-- Robert Preidt
FRIDAY, Nov. 1 (HealthDay News) -- Applying
prescription-strength fluoride directly to the teeth can benefit
patients at increased risk for cavities, a new expert panel
This fluoride can be applied by patients at home or by a dentist
in the office, said the new evidence-based clinical recommendations
from the American Dental Association.
"Topical fluoride therapy is the use of fluorides in tooth pastes, gels or varnishes that come in contact with the tooth surfaces in the mouth," explained one expert, Dr. Ronald Burakoff, chairman of the department of dental medicine at Long Island Jewish Medical Center, in New Hyde Park, N.Y.
"These therapies can either be professionally applied in higher concentrations or used at home in lower concentrations," said Burakoff, who was not on the ADA panel.
In its report, appearing in the November issue of the
Journal of the American Dental Association, the panel said
further research is needed, but topical fluoride might be helpful
for people at increased risk of developing cavities.
According to Burakoff, those people may include children from
poorer families, special needs children or adults, children living
in areas that don't have fluoridated water, people with a family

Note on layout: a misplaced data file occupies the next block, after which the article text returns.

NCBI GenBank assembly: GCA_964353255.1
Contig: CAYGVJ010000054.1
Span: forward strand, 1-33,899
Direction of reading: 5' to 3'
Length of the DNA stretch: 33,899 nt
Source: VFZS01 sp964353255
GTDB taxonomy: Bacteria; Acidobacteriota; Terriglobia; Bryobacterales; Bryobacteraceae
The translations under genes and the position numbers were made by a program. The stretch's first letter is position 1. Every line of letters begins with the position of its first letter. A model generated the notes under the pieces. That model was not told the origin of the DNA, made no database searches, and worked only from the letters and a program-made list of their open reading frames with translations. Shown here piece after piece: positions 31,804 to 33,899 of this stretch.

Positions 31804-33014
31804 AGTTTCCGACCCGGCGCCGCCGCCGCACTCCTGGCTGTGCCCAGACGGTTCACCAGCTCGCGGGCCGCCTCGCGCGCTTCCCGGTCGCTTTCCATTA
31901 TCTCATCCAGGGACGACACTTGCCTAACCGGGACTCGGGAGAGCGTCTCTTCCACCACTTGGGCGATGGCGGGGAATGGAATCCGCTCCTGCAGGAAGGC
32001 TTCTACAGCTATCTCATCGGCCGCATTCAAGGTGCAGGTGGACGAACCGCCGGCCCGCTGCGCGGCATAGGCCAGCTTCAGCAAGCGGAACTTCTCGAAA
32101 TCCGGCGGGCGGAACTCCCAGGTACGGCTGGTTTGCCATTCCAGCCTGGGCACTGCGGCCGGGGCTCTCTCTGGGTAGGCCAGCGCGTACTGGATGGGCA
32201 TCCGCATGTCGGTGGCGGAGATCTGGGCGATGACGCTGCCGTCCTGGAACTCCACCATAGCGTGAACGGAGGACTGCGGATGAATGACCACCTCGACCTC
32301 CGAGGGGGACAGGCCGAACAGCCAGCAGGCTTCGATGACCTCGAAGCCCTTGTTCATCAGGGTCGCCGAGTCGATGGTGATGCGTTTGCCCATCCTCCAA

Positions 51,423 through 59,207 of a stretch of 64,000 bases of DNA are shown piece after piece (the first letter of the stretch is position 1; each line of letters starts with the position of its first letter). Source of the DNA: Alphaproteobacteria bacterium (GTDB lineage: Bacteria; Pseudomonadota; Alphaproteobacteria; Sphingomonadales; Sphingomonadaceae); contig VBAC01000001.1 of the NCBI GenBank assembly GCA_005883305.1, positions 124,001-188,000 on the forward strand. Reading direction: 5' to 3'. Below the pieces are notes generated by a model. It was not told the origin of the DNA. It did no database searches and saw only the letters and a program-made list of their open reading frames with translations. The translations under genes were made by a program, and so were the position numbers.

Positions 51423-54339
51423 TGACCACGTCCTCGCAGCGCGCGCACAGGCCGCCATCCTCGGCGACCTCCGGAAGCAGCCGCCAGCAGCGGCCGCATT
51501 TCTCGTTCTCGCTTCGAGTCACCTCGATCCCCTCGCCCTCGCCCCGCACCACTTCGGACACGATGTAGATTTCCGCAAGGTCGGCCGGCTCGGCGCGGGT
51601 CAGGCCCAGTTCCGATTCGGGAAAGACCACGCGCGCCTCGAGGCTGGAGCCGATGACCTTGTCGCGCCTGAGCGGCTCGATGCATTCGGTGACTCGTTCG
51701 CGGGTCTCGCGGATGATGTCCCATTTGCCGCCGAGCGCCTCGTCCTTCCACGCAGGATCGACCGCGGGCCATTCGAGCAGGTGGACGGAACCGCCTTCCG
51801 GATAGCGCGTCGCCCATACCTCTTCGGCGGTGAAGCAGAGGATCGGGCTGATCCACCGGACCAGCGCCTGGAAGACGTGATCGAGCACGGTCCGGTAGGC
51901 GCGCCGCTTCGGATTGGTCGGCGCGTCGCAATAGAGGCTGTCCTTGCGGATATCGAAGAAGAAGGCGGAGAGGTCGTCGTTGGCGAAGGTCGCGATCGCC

history of dental decay, or children or adults who for whatever
reason have not been able to access dental care.
The ADA panel said dentists should determine a patient's risk
for developing cavities by conducting a tooth decay risk
assessment. People deemed to be at high risk might then be helped
by the following:
In addition, the recommendations say that APF (acidulated
phosphate fluoride) foam should not be used in children younger
than 6 years old due to the potential for swallowing the foam.
Meanwhile, the foam is also not recommended for children older than
6 years old and adults due to a lack of evidence for benefit.
Patients should not be worried about any side effects from
fluoride treatments, Burakoff added. "Current scientific literature
supports that when fluoride is used in the correct doses there are
no adverse outcomes," he said.
The Columbia University College of Dental Medicine has more
fluoride treatments and supplements.
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